Long time, no post! It's been a busy bought with lots of work, reading, research, farmers' marketing and kitchen testing. I found Heidi Swanson's booked used (!) at the Booksmith the other day, just after Vini bought a copy and I began to pine for it. A nice little "what's up" from the universe. I made Heidi's Roasted Pumpkin Salad both at home and on the job this week (yeah, we're on a first name basis, so what?). It's exquisite, though I made the following changes: a) I cut the down on the amount of olive oil in the dressing - I found there was enough oil present from the roasting and the sunflower seeds in the dressing. b) I used butternut squash, an apt substitute for the pumpkin. c) I used black rice in place of wild rice. If you have not cooked with black rice (aka "forbidden rice), you must. I picked it up at the co-op a few weeks back and decimated my supply for this recipe. I will be biking back ASAP to replenish my supply! Its nutty flavor is encased in a firm, purple-black husk that reveals a pleasantly mealy, chewy texture. It will always have a home in my pantry. It did create quite a purply-hued mess of my white stove top after I first cooked it, but hey, no relationship is perfect.
Monday, October 6, 2008
October arrived with a solid agenda: to wipe out the healthy. One by one we've fallen to the whim of a head- and chest cold with the fervor and mucus factor usually reserved for mid-February. (To those in the know, it's been dubbed the Lene Virus). Yuck. Anyway, I've given this soup a couple trial runs, and I'm very happy with the results, both in taste and medicinal value. Slivers of fresh ginger and bits of nearly-raw garlic swimming in rich, nutritious vegetable broth, it's sure to have your mouth tingling and your sinuses (temporarily) cleared by the end of the bowl. And the noodles harken back to the days when a can of chicken noodle and a plate of Ritz crackers made the sick days off from school bearable and tasty.
PS: I couldn't take a picture of this lovely-looking dish. My camera is on vacation on the rocky coast of Maine. Wish I was there... in lieu I have a picture of Elizabeth housing a plate of tofu. Add it to the litany of reasons why she's the best niece eva.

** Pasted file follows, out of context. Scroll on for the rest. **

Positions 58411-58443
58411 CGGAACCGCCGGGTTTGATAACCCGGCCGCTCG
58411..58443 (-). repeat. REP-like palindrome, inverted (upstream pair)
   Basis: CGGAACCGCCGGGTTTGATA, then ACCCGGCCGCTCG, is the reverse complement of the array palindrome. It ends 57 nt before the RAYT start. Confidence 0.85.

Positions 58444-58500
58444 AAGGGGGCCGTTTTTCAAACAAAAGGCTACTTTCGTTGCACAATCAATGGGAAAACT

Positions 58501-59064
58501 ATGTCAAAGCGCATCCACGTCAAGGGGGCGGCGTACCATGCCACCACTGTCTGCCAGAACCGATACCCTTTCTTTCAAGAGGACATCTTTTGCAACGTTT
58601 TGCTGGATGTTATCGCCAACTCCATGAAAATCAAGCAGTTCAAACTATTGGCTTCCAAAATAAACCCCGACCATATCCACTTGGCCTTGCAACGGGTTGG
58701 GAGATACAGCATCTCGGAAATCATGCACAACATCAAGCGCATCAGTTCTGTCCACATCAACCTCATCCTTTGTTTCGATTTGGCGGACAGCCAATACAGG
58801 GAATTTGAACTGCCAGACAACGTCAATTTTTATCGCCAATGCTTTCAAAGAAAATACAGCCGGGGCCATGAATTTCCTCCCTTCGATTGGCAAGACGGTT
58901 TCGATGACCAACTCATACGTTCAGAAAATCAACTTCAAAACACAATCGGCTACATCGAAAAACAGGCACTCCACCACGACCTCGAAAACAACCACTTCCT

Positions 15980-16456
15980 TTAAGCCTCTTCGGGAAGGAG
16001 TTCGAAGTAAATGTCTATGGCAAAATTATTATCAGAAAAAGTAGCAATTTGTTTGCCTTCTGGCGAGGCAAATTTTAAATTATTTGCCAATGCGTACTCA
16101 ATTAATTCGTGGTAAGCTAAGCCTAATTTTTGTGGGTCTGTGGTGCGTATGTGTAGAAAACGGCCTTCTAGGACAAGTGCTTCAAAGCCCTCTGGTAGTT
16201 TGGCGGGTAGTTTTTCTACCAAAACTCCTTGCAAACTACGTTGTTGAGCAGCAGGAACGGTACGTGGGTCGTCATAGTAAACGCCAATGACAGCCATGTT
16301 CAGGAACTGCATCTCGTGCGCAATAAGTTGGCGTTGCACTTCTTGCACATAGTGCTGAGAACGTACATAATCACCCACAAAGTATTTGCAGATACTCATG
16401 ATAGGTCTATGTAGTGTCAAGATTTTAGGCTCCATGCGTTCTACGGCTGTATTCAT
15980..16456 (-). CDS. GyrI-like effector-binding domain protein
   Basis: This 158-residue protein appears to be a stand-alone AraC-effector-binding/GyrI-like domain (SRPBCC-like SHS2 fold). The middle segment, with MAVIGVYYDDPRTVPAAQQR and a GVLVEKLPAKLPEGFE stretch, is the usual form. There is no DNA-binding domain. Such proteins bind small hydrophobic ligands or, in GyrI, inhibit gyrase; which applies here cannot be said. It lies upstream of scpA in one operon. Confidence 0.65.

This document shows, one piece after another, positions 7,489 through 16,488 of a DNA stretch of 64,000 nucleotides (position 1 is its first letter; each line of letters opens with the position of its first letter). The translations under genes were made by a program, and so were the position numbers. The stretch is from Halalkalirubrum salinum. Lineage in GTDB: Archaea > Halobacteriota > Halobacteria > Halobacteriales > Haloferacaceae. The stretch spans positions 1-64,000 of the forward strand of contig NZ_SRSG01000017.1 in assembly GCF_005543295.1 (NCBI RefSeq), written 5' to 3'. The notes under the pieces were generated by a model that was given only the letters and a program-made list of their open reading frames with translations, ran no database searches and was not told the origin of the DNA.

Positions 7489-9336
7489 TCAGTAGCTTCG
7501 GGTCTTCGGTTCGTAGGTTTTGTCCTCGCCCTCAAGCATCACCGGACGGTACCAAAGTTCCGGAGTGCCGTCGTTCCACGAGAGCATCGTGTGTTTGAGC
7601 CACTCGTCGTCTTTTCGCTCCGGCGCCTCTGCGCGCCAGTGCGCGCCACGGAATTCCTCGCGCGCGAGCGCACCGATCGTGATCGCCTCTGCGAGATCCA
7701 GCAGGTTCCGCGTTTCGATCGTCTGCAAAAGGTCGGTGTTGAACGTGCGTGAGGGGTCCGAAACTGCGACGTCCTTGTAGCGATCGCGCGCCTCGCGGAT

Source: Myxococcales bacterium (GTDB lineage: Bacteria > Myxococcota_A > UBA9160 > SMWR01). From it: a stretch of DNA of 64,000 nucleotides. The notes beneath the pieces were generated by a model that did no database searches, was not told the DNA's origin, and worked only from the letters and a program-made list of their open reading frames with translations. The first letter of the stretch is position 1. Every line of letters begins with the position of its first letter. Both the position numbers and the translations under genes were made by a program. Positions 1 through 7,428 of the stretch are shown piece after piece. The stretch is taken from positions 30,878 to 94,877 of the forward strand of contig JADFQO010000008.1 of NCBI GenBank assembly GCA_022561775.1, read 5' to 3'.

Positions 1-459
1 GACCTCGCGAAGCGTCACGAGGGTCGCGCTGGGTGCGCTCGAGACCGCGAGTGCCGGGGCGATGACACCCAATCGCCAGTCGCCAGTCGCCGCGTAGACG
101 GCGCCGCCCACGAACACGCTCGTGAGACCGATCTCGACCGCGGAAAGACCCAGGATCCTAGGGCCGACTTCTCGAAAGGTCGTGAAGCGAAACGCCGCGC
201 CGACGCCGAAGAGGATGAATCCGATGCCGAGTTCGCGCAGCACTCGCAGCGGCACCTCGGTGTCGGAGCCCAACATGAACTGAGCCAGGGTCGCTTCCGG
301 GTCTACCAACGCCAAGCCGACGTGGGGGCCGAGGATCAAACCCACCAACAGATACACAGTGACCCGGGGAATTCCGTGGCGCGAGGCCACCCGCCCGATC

For the marinade:
1/8 c soy sauce
1 tsp rice wine vinegar
4 cloves garlic, minced
1 T (or more) fresh ginger, peeled and slivered
1/4 brick firm tofu, cut into tiny cubes
1 T canola or peanut oil
1-2 oz whole wheat pasta or soba noodles, broken into small pieces
1 1/2 c vegetable broth
scallions for garnish
Combine the marinade in a bowl, whisking the ingredients together. Add the tofu and toss to coat, saving the marinade. While it sits, cook the pasta and drain and heat the broth over a gentle heat, taking care not to boil. In a small pan sprayed with nonstick spray, add the oil and heat over med-high until hot. Add the tofu cubes and cook for a good three minutes, unturned, until the moisture starts to give and they're nicely browed. Turn and let another side brown for a couple minutes, then dump onto a paper towel (I hardly had the patience to brown each side). Reduce heat and add the marinade, stir-frying garlic and ginger for half a minute or less. In a bowl, combine the tofu, the ginger and garlic, the broth and the noodles. Top with chopped scallions of you have any kicking around (I nabbed mine from work).
This serves one. Just double up if you've got multiple sickies to feed. If you're lucky enough to have someone make this for you, then set 'em to work. If not, you're still lucky - just be strong, pull yourself out of bed, make a cup of tea and get to the kitchen. You'll feel less sick knowing you were able to make it yourself (or at least, I did). My favorite yoga teacher once said: "You gotta be able to take care of yourself... 'cause if you wait around for someone to take care of you, you're gonna end up waiting a looong time." MMM-hmmm. Tell it, sistah-friend.